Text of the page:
This is the photo that encapsulates the cruelty of the Trump era: a father and daughter lying dead on the banks of the Rio Grande river, her tiny arm draped around his neck, drowned after an attempt to cross onto American soil and seek asylum.
I don’t like having to look at it, but it’s important: It is the human face of the Trump administration’s approach to immigration, the physical embodiment of the nativism that animates it.
These are the bodies of Óscar Alberto Martínez Ramírez and his daughter, Valeria, who is almost 2.
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The backstory behind these photos, as reported by Julia De Luc in the Mexican newspaper La Jornada, is that Oscar and his wife Tania Vanessa Ávalos were attempting to enter the United States from their native El Salvador to exercise their legal right to seek asylum. They were being held in a migrant camp on the Mexican side of the border, a camp that didn’t have enough food while temperatures soared to more than 110 degrees Fahrenheit.
So they decided to cross the Rio Grande on their own, without permission. At first, Oscar and Valeria made it across. But when Oscar went back in the water to help Tania cross, Valeria — too young to understand what was happening — jumped back in as well. Oscar swam back in to get his daughter, but the current took them both away. Tania could do nothing but watch.
When the photo of Oscár and Valeria’s corpses hit the English-speaking internet on Tuesday afternoon, the nation was primed for outrage. The issue of the Trump administration’s treatment of migrants had dominated the headlines. The acting head of Customs and Border Patrol had just resigned amid an uproar over the horrific conditions in the camps for children that CBP operates. The photo immediately touched a nerve, social media lighting up with rage and sadness.
In immediate policy terms, Oscár and Valeria’s tragedy isn’t directly connected to the conditions in US-operated facilities. One has to do with Trump’s policy surrounding migrant entry into the United States, the other with how to handle migrants once they’re permitted to enter.
But ideologically, the two policies are part of the same whole: They represent the ultimate logical endpoint of an administration that will do whatever it takes to reduce the number of migrants entering the United States.
The policy behind the photo
People can seek asylum in the US in two ways: by presenting themselves at a port of entry, or by crossing the border illegally, then turning themselves into Border Patrol.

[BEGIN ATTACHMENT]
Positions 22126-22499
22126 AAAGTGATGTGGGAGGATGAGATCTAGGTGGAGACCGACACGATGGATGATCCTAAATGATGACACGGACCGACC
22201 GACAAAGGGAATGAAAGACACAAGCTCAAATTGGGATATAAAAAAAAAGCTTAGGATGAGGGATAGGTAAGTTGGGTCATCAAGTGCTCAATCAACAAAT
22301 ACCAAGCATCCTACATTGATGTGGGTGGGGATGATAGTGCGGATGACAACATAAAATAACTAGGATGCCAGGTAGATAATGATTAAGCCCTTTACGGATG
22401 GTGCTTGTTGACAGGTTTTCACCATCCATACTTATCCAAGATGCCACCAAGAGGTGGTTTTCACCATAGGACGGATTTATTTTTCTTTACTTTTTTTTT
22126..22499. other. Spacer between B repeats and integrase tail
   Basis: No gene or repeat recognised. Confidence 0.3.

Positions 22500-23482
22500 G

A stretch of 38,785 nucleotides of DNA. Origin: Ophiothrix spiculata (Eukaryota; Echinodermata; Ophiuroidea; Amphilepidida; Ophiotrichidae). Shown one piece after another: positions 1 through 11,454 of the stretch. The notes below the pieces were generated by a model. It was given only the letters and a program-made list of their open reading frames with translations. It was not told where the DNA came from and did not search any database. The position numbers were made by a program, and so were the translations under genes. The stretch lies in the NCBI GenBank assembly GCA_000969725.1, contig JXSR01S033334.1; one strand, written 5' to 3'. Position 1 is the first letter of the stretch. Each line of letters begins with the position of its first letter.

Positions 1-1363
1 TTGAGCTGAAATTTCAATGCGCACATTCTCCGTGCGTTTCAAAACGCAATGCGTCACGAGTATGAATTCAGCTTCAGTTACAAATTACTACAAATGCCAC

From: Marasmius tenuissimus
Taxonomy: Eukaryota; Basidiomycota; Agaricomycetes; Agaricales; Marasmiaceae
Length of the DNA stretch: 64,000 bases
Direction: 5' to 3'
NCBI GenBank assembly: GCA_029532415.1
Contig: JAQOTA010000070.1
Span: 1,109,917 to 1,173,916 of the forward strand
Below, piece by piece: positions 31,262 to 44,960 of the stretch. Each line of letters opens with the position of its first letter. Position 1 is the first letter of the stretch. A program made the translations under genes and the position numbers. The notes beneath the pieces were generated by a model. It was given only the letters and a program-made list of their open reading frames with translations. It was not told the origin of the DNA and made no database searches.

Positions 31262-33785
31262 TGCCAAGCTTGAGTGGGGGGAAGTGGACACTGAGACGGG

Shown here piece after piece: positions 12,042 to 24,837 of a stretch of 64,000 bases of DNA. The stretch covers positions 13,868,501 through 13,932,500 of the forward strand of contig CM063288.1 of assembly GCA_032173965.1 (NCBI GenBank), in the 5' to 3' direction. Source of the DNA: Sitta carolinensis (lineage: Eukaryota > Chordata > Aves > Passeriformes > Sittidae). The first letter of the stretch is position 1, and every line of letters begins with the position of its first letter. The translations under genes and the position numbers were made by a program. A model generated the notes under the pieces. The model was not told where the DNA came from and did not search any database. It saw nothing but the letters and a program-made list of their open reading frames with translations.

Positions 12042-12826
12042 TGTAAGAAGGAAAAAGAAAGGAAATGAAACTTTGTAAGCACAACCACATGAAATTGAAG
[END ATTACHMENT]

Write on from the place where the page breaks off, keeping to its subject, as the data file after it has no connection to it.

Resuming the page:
But Trump has put severe pressure on Mexico’s leader, Andrés Manuel Lopez Óbrador, to try to interdict migrants from Central America crossing over the US-Mexico border. When you combine this with a significant uptick in Central Americans trying to enter the United States and seek asylum, and Trump’s policy of “metering,” only admitting a certain number of asylum seekers per day, the result is a significant number of people waiting in northern Mexico to try to enter the United States. These people, who are mostly not Mexican citizens, need food and shelter.
So the Mexican government has built its own camps near the border to try to house these people. They are overcrowded, hot, and miserable places, full of people waiting with no sense of when they’ll get to leave. It was predictable that some of them would try to enter the US in other ways. In 2018, as metering took effect and the number of families entering ports of entry without paperwork has held steady or even dropped, the number of families caught crossing between ports of entry skyrocketed.
It was similarly predictable that some of them would die in the attempt.
It’s the utter predictability that this would degenerate into a humanitarian nightmare that connects Oscár and Valeria to the 2,000 kids in CBP’s custody.
In both cases, the Trump administration has engaged in policies that are designed to limit migration, both legal and undocumented, without much attention to the obvious humanitarian consequences, whether they happen to kids in detention without toothbrushes or soap or to thousands of migrants forced to wait for months without any idea of when they might be able to enter the US.
Nativism is, at its core, a proposition about what kinds of people matter. It says that non-Americans are less deserving than Americans are, that a happenstance of birth means that the US government is not required to treat non-citizens as humans with the same intrinsic moral worth as citizens. The nativist is a person who ranks the value of lives.
If one thing that should come out of the deaths of Óscar and Valeria Ramirez, it’s that nobody should be able to deny what that means.